Pre-fabricated vs. Custom-fabricated Products
Anyone can purchase mass-produced, over-the-counter foot orthoses, just as anyone can purchase a non-prescription pain reliever, and the buyer decides when, where, how and how long to use the product.
By contrast, a custom-fabricated foot orthosis or foot-and-ankle orthosis is intended to fit a particular foot, for a particular purpose. Custom foot orthoses and foot-and-ankle orthoses come in two categories: customized, which means mass-produced with features that will adapt to one person, and custom-made, which means created especially for one person and made from a cast of that person's foot. Both kinds work properly only for that one person.
Custom made Orthosis is made and delivered in 3 stages:
1- Molding you foot: This is a specialized process that needs to be done professionally to manufacture the orthosis correctly and suitable for your feet.
2- Fabrication: Material and workmanship is the key to having the right orthosis that fits and supports your feet effectively and comfortably.
3- Right fit in the shoes: The orthosis must be examined, inserted in the shoes and tried for the best fit. In most cases adjustments are needed for best results. The facility must have special equipment for adjustments and modifications.
What Does a Foot Orthosis Look Like?Appearance depends on the job the orthosis is expected to perform. It can be short or long, thin or thick, made of one material or make of several materials combined. It can be rigid, semi-rigid or flexible, and it can come in a variety of colors.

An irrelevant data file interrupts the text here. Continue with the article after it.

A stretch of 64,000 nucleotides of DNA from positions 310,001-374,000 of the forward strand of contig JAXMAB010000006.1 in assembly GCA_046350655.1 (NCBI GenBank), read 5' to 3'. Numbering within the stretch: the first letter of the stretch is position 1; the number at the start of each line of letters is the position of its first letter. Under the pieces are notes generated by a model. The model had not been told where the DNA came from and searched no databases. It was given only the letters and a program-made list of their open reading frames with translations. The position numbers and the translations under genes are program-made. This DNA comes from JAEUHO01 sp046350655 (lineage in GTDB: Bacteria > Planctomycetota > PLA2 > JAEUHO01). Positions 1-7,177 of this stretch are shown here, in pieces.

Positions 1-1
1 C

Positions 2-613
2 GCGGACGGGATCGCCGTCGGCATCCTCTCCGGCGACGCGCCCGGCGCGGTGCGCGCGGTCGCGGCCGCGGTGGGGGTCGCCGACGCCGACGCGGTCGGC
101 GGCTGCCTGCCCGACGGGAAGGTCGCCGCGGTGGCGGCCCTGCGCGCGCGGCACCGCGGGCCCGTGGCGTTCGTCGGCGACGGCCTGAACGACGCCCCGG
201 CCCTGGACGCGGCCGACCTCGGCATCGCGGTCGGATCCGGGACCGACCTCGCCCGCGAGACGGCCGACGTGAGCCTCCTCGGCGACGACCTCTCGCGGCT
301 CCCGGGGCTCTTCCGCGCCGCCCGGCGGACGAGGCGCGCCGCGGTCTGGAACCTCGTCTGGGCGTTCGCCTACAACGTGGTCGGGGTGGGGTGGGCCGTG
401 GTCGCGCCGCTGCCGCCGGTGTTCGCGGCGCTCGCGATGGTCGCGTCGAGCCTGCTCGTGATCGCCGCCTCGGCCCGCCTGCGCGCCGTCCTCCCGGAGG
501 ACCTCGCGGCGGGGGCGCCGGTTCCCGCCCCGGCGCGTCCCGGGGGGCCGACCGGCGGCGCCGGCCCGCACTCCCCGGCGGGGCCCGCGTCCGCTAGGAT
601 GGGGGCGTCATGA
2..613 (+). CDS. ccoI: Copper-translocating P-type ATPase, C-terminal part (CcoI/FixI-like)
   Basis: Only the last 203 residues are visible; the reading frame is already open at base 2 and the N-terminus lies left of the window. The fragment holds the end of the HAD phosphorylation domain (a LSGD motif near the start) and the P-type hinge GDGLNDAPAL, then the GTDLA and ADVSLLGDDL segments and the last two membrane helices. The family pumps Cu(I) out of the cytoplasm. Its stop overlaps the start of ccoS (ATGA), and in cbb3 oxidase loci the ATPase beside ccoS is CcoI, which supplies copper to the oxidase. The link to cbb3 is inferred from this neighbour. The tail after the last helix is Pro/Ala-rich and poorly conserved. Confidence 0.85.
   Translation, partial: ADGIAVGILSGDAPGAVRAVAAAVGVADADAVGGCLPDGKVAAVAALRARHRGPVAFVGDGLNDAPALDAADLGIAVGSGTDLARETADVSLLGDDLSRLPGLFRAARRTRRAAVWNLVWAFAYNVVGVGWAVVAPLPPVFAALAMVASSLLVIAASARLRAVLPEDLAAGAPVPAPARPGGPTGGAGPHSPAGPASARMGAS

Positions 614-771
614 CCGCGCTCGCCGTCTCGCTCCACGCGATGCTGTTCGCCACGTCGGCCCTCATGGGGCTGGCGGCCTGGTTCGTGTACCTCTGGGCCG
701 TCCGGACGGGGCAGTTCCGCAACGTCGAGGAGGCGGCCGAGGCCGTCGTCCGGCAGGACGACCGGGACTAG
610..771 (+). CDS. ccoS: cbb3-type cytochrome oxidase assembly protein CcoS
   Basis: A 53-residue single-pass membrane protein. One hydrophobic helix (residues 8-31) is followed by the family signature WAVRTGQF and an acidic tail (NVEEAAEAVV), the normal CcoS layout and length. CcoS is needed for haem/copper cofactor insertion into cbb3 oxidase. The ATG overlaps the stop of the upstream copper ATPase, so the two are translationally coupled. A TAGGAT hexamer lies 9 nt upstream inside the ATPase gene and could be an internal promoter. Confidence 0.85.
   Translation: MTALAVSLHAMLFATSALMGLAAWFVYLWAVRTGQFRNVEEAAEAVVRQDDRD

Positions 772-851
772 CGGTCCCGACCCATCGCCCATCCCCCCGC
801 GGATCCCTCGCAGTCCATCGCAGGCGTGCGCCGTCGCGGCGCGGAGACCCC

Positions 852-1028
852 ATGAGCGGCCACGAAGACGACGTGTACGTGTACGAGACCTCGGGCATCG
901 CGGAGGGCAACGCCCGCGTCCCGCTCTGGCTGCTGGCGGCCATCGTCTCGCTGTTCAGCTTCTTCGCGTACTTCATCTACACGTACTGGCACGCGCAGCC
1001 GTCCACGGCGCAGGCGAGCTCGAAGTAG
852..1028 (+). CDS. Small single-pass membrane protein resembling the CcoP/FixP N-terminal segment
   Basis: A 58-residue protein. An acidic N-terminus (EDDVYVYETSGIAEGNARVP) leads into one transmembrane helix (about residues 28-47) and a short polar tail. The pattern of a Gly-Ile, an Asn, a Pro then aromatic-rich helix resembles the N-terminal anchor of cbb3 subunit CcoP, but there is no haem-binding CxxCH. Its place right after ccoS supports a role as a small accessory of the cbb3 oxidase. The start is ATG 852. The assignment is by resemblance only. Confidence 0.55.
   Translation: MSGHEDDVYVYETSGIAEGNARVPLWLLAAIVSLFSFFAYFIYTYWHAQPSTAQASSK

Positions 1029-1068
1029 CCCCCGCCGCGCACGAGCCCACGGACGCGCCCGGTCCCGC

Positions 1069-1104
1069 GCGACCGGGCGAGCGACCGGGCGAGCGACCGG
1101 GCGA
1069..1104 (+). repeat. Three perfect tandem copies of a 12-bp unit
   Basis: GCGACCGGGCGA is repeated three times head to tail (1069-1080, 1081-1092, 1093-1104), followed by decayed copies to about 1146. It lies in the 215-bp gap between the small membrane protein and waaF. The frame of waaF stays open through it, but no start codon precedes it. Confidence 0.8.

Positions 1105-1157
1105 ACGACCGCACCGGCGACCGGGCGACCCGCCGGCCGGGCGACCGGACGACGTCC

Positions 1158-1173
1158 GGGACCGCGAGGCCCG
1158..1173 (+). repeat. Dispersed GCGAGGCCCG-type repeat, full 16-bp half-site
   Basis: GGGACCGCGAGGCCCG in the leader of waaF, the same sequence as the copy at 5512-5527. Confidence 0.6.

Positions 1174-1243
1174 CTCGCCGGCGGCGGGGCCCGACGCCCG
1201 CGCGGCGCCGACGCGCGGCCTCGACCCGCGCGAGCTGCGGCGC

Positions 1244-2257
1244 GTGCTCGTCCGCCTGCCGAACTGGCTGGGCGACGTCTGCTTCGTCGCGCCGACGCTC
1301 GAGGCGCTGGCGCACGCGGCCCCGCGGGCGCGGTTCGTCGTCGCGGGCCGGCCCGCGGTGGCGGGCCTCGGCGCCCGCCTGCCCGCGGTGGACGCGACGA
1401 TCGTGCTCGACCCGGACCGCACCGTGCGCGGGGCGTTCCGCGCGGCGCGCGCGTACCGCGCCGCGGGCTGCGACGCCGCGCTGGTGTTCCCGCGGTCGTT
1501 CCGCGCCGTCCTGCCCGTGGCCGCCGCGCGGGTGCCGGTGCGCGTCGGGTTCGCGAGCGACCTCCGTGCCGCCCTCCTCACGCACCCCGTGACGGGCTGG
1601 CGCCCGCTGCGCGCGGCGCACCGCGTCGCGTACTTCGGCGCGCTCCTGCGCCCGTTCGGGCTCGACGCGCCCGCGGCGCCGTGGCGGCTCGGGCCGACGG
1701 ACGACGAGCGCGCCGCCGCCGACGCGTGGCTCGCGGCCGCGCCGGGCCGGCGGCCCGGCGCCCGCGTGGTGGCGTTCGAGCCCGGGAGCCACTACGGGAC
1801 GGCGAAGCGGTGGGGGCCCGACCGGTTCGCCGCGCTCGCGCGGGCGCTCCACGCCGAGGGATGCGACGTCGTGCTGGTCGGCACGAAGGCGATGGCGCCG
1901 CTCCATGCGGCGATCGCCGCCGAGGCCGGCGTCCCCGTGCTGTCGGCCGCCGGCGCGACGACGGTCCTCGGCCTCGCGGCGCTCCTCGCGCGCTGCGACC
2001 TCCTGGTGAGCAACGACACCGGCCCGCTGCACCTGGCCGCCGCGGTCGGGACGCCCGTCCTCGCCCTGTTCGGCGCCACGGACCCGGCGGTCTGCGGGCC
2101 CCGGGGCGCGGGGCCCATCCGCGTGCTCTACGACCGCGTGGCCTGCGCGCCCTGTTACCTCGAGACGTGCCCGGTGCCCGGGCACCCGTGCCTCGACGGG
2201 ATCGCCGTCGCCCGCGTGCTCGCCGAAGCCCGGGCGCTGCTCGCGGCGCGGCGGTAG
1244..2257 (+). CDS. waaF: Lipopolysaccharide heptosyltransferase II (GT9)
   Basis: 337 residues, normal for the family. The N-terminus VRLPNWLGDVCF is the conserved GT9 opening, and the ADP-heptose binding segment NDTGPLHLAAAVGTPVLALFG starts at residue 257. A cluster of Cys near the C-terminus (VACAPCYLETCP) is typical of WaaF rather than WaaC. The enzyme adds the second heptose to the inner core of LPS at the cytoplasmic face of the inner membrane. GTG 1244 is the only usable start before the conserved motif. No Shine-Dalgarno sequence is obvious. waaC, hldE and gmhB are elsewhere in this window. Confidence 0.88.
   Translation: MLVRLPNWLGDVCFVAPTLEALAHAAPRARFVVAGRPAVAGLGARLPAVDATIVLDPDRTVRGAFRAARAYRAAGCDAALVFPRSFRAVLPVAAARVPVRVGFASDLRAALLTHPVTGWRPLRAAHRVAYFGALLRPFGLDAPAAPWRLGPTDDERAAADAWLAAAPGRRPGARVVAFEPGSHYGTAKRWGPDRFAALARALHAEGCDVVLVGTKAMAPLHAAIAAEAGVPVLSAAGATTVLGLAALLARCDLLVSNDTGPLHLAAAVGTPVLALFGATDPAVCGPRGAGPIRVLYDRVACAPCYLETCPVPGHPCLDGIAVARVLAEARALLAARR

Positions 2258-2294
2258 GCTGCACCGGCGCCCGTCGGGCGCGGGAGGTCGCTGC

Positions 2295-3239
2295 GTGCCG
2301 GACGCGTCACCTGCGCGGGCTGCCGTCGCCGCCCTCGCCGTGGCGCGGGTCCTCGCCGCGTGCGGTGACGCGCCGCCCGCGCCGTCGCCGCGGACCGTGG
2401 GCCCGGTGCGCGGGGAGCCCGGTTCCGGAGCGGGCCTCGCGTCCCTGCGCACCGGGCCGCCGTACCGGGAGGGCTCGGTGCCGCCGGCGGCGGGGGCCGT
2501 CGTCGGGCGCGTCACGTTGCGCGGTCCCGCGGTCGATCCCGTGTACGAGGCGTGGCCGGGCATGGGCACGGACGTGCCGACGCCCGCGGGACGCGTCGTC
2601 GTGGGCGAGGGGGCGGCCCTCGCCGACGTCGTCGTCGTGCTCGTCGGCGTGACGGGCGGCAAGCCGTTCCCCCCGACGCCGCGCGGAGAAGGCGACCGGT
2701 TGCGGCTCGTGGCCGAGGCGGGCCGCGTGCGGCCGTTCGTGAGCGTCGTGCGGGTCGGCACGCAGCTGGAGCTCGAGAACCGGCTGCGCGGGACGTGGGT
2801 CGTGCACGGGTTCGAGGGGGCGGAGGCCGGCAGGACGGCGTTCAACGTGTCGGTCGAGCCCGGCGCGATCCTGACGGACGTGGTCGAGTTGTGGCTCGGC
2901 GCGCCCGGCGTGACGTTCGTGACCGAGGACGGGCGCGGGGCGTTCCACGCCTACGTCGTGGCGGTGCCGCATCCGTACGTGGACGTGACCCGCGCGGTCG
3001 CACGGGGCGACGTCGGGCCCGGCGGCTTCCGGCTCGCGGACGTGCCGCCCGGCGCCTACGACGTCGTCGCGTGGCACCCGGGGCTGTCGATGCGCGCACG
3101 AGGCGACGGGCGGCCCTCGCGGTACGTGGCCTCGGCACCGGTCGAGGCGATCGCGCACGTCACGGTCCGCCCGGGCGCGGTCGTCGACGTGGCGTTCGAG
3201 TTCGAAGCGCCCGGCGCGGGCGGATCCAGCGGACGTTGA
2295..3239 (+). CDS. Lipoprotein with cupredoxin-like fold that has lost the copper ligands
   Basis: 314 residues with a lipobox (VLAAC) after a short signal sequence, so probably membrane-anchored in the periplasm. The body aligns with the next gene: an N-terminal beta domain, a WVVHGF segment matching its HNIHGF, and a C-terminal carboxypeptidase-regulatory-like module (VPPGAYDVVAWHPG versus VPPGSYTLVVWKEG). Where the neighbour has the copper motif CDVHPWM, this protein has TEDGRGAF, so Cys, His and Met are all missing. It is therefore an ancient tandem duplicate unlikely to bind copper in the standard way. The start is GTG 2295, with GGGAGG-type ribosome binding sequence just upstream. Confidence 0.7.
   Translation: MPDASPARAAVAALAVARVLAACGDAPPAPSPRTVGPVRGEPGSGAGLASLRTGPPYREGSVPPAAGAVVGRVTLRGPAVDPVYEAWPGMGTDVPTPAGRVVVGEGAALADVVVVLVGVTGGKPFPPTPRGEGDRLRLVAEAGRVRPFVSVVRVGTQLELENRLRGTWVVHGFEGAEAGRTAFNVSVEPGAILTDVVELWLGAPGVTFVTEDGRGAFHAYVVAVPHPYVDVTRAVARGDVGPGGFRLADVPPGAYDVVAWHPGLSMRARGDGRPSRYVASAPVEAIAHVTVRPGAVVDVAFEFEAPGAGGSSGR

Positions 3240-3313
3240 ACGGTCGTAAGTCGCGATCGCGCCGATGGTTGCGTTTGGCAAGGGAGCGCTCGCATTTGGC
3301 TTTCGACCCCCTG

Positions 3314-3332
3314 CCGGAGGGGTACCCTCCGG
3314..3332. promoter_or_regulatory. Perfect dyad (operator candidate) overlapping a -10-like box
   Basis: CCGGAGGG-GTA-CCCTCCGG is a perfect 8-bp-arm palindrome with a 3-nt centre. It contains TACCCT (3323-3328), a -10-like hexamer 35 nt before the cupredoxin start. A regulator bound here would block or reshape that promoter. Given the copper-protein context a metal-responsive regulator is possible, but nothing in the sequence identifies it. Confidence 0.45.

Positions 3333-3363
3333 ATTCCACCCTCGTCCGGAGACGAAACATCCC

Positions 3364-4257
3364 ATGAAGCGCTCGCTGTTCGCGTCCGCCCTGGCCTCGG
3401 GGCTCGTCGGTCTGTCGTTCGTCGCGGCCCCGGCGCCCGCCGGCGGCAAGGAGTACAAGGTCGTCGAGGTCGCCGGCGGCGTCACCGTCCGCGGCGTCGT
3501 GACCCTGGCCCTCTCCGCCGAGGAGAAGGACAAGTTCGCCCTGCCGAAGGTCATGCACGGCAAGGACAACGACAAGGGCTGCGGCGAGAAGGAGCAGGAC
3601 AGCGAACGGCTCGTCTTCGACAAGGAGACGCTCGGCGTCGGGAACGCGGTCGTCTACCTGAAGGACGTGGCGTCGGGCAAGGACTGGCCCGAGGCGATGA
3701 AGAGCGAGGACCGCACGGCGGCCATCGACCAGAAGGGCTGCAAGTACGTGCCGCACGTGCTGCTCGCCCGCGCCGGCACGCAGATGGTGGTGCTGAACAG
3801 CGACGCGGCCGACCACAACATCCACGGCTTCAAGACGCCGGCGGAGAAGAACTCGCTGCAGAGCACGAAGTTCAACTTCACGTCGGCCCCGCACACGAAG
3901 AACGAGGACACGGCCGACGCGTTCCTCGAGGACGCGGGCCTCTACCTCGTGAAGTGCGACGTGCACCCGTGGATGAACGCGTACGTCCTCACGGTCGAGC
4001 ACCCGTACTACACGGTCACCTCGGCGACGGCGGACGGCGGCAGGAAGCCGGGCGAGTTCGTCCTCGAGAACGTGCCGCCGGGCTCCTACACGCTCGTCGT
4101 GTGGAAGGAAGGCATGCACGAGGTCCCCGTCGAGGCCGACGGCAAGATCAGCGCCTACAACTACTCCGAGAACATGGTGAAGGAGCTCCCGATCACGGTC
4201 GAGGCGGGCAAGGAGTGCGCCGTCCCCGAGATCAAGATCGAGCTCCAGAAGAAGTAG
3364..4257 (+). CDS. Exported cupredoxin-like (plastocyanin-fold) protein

Why Does a Foot Orthosis Depend on the Shoe?It's the shoe that holds the orthosis in the proper place on the foot. Shoes can maximize the value of an orthosis, or limit it. (Although orthoses are made to move from shoe to shoe, they don't perform the same in all shoes.) Because an orthosis takes up room that would otherwise be available for the foot, not all shoe types are suitable for an orthosis. Many of today's shoes, however, are manufactured with a removable inlay, which is the "bed” on which the foot rests. When the inlay is removed, there is typically sufficient room to replace it with an orthosis.
To accomplish its prescribed goal, a foot orthosis must partner with a shoe. Maintenance of both the shoe and the orthosis is important. The credentialed pedorthist can monitor each component's continuing effectiveness, and alert both patient and doctor when a need for change approaches.
Patients may be eligible through health insurance for partial or full reimbursement for footwear prescribed to accommodate or alleviate medical conditions.